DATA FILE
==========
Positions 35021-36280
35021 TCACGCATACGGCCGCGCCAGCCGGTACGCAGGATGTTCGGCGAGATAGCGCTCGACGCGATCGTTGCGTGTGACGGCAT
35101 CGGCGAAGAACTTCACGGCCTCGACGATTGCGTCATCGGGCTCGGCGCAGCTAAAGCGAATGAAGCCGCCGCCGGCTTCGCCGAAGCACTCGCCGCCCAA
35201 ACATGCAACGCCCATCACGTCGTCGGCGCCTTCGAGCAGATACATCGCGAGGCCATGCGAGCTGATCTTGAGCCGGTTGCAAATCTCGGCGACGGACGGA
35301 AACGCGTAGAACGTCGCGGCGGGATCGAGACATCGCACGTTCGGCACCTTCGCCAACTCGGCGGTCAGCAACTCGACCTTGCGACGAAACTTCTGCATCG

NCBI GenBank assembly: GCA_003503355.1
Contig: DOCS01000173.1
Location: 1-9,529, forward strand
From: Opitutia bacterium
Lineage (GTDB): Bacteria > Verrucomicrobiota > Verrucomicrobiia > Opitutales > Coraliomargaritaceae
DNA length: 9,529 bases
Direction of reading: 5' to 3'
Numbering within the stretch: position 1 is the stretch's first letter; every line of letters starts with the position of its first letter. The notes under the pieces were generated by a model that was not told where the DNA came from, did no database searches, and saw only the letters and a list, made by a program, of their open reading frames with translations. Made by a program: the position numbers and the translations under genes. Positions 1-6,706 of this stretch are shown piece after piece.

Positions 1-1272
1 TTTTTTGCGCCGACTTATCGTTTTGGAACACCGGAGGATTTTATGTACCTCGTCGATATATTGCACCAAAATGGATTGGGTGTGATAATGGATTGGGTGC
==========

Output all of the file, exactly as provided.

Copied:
Positions 35021-36280
35021 TCACGCATACGGCCGCGCCAGCCGGTACGCAGGATGTTCGGCGAGATAGCGCTCGACGCGATCGTTGCGTGTGACGGCAT
35101 CGGCGAAGAACTTCACGGCCTCGACGATTGCGTCATCGGGCTCGGCGCAGCTAAAGCGAATGAAGCCGCCGCCGGCTTCGCCGAAGCACTCGCCGCCCAA
35201 ACATGCAACGCCCATCACGTCGTCGGCGCCTTCGAGCAGATACATCGCGAGGCCATGCGAGCTGATCTTGAGCCGGTTGCAAATCTCGGCGACGGACGGA
35301 AACGCGTAGAACGTCGCGGCGGGATCGAGACATCGCACGTTCGGCACCTTCGCCAACTCGGCGGTCAGCAACTCGACCTTGCGACGAAACTTCTGCATCG

NCBI GenBank assembly: GCA_003503355.1
Contig: DOCS01000173.1
Location: 1-9,529, forward strand
From: Opitutia bacterium
Lineage (GTDB): Bacteria > Verrucomicrobiota > Verrucomicrobiia > Opitutales > Coraliomargaritaceae
DNA length: 9,529 bases
Direction of reading: 5' to 3'
Numbering within the stretch: position 1 is the stretch's first letter; every line of letters starts with the position of its first letter. The notes under the pieces were generated by a model that was not told where the DNA came from, did no database searches, and saw only the letters and a list, made by a program, of their open reading frames with translations. Made by a program: the position numbers and the translations under genes. Positions 1-6,706 of this stretch are shown piece after piece.

Positions 1-1272
1 TTTTTTGCGCCGACTTATCGTTTTGGAACACCGGAGGATTTTATGTACCTCGTCGATATATTGCACCAAAATGGATTGGGTGTGATAATGGATTGGGTGC